After the lackluster 2014 Bible epic Noah, director Darren Aronofsky figured it was time to take a directorial break. After all, his other past masterpieces as an auteur (Requiem For A Dream, The Fountain, The Wrestler, Black Swan) can take the wind out of any man.
Three years later, he comes up with the psychological horror tour de force Mother! which sucker-punches most of us with its take on isolation, intrusion, and experiencing chaos when you’re a deep-seated introvert.
This Old House
The story starts off normally enough, with a couple played by Jennifer Lawrence and Javier Bardem living in a house in a peaceful middle of nowhere. Lawrence is the young wife who refurbished the latter’s house which was previously burned down. Bardem is the older husband who creates books and literature, and currently deals with writer’s block while figuring out his next masterpiece. This all gets disrupted when another older couple, played by Ed “Westworld” Harris and Michelle “Catwoman” Pfeiffer mistook their house for an “Airb&b” lodging.
Graciously, Bardem’s character invites them to stay, unaware that they’re actually obsessive fans of his earlier work. Before you know it, the couple’s sons barge in to settle a will dispute. Then, things start to get really strange. More people stream into the house and refuse to leave. All these events make Lawrence’s quiet character flustered, leading her to experience several outbursts of anger. On the other hand, her husband seems to enjoy the attention and adoration of his fans.
The second half of the movie is where it all becomes interesting, or rather confusing. If this is your first Aronofsky film experience, get ready for a rollercoaster ride to the insane, the grotesque, and the very subtextual. If this isn’t your first Aronofsky movie, you’ll soon find that he’s up his ante with this one. His masterpieces like Requiem For A Dream and Black Swan are nothing compared to Mother!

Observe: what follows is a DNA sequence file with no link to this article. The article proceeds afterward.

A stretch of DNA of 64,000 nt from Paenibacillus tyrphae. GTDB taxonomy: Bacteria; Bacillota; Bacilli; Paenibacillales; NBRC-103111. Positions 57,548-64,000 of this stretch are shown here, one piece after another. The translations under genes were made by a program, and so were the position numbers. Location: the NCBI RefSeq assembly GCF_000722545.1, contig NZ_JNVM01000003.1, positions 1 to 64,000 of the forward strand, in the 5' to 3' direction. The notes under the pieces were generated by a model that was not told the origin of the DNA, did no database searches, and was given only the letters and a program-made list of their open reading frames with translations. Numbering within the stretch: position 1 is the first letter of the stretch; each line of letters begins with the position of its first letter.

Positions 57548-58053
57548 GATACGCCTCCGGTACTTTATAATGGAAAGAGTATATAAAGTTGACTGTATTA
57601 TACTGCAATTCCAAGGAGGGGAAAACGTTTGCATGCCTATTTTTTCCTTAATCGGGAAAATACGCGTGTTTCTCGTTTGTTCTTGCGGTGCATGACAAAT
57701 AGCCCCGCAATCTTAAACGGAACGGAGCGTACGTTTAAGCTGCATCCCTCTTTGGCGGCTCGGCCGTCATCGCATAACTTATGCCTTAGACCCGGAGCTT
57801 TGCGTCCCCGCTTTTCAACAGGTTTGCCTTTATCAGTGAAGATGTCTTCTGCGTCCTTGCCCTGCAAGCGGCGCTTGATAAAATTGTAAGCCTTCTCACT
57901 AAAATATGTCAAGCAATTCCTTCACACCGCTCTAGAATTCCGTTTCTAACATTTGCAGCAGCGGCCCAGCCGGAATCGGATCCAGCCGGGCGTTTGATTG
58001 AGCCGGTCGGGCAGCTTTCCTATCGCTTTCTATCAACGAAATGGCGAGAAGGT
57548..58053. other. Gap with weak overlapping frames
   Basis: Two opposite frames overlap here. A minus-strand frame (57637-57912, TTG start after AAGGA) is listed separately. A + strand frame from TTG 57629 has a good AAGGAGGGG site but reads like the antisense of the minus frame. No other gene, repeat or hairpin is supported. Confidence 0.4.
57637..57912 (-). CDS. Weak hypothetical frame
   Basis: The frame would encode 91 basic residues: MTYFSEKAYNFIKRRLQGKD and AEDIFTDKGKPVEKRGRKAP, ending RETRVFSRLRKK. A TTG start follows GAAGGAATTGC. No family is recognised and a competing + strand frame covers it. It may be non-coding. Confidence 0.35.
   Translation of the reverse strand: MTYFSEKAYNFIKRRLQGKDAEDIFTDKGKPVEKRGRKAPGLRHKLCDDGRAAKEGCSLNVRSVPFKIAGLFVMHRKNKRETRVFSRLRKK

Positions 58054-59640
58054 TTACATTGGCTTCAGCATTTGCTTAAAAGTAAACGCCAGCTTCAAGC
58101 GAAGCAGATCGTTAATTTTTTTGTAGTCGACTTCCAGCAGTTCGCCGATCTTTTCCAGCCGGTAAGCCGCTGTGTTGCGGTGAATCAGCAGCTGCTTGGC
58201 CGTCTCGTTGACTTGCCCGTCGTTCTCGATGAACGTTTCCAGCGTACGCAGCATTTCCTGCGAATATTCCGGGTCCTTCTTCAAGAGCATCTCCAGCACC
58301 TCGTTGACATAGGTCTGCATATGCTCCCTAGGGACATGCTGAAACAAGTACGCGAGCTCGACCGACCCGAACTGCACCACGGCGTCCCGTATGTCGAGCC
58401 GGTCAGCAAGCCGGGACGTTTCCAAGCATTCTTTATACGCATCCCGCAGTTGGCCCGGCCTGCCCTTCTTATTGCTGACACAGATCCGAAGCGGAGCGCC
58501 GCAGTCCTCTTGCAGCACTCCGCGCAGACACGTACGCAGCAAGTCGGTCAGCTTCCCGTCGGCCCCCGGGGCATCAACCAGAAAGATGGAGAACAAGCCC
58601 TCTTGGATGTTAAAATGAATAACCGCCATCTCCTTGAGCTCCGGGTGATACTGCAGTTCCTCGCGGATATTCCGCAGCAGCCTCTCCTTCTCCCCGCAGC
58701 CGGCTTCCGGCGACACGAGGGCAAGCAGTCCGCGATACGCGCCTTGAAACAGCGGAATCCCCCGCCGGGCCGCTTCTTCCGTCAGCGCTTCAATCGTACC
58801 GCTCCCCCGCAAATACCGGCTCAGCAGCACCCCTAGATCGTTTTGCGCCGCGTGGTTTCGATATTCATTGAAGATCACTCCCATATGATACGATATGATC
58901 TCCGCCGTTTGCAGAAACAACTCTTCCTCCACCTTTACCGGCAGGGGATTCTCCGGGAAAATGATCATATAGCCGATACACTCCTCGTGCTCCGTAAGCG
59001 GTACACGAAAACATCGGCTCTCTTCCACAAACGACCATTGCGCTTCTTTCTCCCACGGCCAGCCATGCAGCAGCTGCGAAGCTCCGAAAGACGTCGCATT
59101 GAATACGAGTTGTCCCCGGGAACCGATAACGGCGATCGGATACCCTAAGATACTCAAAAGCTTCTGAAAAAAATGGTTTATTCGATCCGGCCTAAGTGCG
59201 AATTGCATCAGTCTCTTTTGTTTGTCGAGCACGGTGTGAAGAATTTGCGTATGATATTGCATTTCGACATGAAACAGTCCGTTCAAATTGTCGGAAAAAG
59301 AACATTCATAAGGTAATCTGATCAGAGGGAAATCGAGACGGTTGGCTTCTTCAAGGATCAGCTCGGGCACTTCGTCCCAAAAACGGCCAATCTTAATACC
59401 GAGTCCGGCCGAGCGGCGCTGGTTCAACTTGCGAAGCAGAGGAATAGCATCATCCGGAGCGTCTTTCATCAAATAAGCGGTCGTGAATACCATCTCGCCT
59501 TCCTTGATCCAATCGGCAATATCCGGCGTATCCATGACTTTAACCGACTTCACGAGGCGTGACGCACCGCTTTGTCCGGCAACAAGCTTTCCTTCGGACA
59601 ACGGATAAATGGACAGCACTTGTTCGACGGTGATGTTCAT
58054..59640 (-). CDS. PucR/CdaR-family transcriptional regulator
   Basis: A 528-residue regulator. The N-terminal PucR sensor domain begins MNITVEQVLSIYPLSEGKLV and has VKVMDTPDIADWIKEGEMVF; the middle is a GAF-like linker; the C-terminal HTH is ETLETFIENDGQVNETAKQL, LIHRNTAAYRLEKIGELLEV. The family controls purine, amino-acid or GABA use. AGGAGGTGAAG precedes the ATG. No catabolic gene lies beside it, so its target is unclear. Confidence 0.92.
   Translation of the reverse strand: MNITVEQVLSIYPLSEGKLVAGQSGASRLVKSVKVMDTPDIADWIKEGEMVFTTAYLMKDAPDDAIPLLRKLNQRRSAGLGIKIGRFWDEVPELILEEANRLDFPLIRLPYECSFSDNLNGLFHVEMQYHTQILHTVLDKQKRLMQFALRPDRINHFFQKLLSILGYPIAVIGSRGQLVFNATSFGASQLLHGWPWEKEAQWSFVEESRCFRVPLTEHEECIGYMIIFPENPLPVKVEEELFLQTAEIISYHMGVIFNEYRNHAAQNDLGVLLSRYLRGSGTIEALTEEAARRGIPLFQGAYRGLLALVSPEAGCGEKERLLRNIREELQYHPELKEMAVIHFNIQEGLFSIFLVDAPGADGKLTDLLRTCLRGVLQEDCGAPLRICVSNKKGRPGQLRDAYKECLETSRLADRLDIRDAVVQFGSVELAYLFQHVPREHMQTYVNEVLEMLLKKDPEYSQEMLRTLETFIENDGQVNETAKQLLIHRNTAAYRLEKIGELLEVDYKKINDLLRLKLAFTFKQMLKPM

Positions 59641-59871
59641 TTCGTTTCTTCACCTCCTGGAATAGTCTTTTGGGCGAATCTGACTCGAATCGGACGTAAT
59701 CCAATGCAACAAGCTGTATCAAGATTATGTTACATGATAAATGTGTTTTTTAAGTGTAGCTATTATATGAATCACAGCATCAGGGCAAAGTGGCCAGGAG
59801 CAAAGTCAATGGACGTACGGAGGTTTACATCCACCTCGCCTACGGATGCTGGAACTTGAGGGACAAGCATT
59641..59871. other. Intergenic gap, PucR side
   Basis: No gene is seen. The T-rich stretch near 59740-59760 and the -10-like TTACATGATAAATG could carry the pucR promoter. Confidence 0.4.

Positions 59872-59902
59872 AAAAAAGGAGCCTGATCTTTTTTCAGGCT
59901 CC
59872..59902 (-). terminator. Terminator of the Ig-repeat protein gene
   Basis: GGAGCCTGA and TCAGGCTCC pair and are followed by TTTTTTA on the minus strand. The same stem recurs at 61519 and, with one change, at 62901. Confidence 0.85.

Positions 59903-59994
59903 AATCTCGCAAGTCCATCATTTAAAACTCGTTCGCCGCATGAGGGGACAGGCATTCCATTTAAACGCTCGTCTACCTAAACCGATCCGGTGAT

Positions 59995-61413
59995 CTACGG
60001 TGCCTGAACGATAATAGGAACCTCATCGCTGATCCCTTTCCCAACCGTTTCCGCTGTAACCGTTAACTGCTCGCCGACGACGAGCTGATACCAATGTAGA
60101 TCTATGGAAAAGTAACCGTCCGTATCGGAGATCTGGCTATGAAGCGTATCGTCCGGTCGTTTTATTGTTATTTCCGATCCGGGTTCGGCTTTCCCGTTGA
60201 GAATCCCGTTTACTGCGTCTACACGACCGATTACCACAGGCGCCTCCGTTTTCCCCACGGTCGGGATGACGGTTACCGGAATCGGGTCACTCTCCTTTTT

How brutal and uncomfortable can the second half get? Let’s just say that the NC-16 rating on this film is slapped on for a reason, so take caution if you’re of the faint of heart. There’s a scene where someone gets beaten up in such a brutal fashion, I winced.
Get ready for plenty of claustrophobic and disorienting shots with in your face chin-to-forehead closeups that can get pretty uncomfortable.The film follows a kind of dream logic narrative where you need to sit through a lot of the talking bits before it veers towards its climax.
Nothing needs to be said about the acting because it’s spot on and well done. Lawrence, Bardem, Harris, and Pfeiffer did their darndest in playing their roles well, both through their delivery and their expressions. Brian Gleeson & Kristen Wiig somehow ends up in not-too-minor roles halfway through that actually rolls the narrative along, so hooray for them.
With a memorable second half that reminds audiences why he’s the king of these disturbing style of filmmaking and motif, Mother! is this year’s surprise oddity. I’m personally glad I got to experience Aronofsky at his most visceral, but I can only stomach it once.